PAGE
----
Help make a difference for those struggling with the impact of inflation
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OpinionGuest Columnist

Help make a difference for those struggling with the impact of inflation

We don’t have any way of knowing what the next few months or even the rest of the year will look like.

Squirrel Hill Food Pantry shelves. Photo provided by Allie Reefer.
Squirrel Hill Food Pantry shelves. Photo provided by Allie Reefer.

We’ve all felt the impact of inflation in the past few months — the high gas prices, rising food costs, even rent is getting higher. In June, inflation rates reached the highest level they’ve been in 40 years, and while it is impacting all of us, some are feeling the weight more than others.

Some common food items like fresh produce and eggs cost at least 25% more than they did in March of this year. Kosher food has increased in price, with kosher chicken prices up 9% in the last few months. Reports show that these price increases are impacting younger Americans at a higher rate, with one in three households of recent high school and college graduates seeking help with groceries and food from a food pantry or other charity in the last 30 days. And price increases are moving faster than salary increases.

The rising costs of everything from gas to food to clothing is the unfortunate perfect storm for higher food insecurity in households. Families who first spend their household budget on food may suddenly find themselves struggling to pay other essential bills. In the last few months, we have seen families, seniors and people with disabilities unable to pay all of their bills because of the higher costs.

It can be easy to walk down the streets of Squirrel Hill or other communities and assume that everyone in the neighborhood will be OK during this difficult time. But inflation can and will impact individuals and families in a number of ways — and it’s important to keep in mind that no person or community is necessarily exempt from experiencing hardships, financial or otherwise.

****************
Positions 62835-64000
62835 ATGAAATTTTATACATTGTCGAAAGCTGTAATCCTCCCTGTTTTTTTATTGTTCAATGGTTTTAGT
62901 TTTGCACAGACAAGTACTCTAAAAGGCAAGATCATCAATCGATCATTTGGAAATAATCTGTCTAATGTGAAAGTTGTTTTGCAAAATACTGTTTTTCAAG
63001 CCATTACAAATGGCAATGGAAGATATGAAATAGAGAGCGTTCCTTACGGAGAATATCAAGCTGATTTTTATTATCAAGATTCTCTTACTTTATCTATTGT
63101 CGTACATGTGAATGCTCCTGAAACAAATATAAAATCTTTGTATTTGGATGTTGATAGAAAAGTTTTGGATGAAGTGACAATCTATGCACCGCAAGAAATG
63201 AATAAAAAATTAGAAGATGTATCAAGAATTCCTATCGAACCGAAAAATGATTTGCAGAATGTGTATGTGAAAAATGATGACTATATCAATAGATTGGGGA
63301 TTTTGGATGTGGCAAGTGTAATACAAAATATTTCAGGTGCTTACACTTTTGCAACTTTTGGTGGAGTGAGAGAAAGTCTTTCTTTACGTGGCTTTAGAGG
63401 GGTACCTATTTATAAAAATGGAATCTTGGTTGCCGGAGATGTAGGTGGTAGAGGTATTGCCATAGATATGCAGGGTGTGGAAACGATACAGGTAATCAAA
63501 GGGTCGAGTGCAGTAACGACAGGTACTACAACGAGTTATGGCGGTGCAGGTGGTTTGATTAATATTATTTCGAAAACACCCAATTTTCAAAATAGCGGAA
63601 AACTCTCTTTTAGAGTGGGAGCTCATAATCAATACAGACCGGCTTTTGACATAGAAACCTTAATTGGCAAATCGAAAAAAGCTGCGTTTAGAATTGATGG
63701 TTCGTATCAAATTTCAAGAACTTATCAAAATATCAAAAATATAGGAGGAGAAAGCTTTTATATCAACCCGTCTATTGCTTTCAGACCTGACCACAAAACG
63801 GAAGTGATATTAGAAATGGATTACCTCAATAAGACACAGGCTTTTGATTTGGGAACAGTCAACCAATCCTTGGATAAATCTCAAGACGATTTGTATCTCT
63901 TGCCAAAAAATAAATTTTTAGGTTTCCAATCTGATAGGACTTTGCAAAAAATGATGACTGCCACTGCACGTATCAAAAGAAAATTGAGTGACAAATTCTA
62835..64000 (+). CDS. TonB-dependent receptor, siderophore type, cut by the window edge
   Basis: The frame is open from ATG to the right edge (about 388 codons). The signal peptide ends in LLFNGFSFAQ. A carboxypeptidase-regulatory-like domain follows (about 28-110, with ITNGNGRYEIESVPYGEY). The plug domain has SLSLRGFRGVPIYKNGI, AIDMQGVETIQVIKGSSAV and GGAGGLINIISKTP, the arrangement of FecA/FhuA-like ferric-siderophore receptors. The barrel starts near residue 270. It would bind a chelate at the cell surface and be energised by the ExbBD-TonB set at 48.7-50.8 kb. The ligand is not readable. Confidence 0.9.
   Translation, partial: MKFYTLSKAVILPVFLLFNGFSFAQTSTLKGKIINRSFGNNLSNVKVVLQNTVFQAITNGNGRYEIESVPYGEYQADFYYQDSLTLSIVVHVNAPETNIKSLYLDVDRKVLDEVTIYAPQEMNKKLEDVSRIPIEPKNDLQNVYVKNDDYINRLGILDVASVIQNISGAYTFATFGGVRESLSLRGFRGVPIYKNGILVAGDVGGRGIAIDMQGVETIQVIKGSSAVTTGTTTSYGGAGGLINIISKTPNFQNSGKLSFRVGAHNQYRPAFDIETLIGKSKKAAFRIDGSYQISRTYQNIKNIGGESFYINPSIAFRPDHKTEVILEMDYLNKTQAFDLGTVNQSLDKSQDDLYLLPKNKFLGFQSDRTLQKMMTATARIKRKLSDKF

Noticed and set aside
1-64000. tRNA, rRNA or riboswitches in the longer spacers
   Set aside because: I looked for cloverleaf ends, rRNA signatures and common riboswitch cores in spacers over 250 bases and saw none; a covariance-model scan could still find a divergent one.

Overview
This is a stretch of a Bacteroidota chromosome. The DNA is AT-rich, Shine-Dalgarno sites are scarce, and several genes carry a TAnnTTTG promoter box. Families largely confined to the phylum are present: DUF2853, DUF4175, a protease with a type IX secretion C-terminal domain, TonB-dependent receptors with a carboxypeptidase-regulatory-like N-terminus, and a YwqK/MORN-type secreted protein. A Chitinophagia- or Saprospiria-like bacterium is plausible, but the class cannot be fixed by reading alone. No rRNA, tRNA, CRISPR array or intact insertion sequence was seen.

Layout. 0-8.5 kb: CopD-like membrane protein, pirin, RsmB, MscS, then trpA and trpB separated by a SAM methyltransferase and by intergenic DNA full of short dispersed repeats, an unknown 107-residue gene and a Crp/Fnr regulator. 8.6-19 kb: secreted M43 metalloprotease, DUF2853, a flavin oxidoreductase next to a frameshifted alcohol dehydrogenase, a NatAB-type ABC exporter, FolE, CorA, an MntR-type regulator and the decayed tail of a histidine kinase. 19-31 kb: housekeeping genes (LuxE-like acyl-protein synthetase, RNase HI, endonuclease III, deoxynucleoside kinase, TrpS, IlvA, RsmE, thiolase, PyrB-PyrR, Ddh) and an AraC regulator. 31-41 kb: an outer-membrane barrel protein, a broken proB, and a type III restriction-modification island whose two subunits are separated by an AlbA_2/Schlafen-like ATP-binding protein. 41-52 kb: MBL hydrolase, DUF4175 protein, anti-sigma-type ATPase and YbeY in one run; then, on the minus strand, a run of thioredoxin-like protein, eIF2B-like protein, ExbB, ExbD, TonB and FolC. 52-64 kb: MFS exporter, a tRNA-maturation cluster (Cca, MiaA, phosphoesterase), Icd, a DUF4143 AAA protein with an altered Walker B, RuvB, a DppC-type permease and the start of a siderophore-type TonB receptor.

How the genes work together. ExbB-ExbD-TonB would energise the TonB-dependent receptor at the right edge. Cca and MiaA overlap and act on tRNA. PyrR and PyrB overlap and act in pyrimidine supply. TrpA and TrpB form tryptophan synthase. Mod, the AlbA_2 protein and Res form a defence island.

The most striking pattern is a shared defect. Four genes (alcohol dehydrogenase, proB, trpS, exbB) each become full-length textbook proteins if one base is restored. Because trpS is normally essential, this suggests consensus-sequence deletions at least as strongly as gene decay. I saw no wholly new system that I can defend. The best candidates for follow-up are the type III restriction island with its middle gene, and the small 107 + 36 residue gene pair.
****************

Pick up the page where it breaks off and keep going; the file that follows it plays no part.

One unfortunate side effect of the rising expenses is that some people are forced to move into more affordable neighborhoods where they may not have easy access to important community services and resources. While the JFCS Squirrel Hill Food Pantry is able to provide services five days a week, not all pantries can be open on a daily or even weekly basis — meaning those with less resources also have less ability to get the food they need.

We don’t have any way of knowing what the next few months or even the rest of the year will look like. Maybe our economy will slowly recover, or maybe these trends of inflation will continue into another recession. One thing I do know is that during times like these, the best thing we can do as a community is come together and care for our neighbors. We can do this by checking in with our friends and family or the people who live down the street. Ask people how they are really doing and listen when they respond. It’s important during these challenging times that we help to destigmatize seeking help — whether financial, medical or even emotional.

We can also do this by helping people connect to local resources that can provide assistance — whether it’s JFCS, JFunds, United Way of Southwestern PA 2-1-1 or one of the other amazing organizations that supports the community through the best and worst of times. Knowing the resources available can be life-saving.

And if you have the time, resources or both, giving to these important community organizations can also be extremely helpful. Through JFCS critical needs funds and JFunds, people in our community can get help paying for things in an emergency or in challenging times in their lives, like now. Or people in need can reach out to the food pantry to receive hundreds of dollars’ worth of free food — from fresh produce to pantry staples to kosher and halal meat.

Those who have the means to help and to give can change the world for even just one person who is struggling. Inflation won’t last forever. Food and gas prices will likely, eventually, decrease. The economy will ebb for a time before it flows again. But we, as a community, can make a difference in each other’s lives for a lifetime. PJC

Jordan Golin, Ph.D., is president and
CEO of JFCS.

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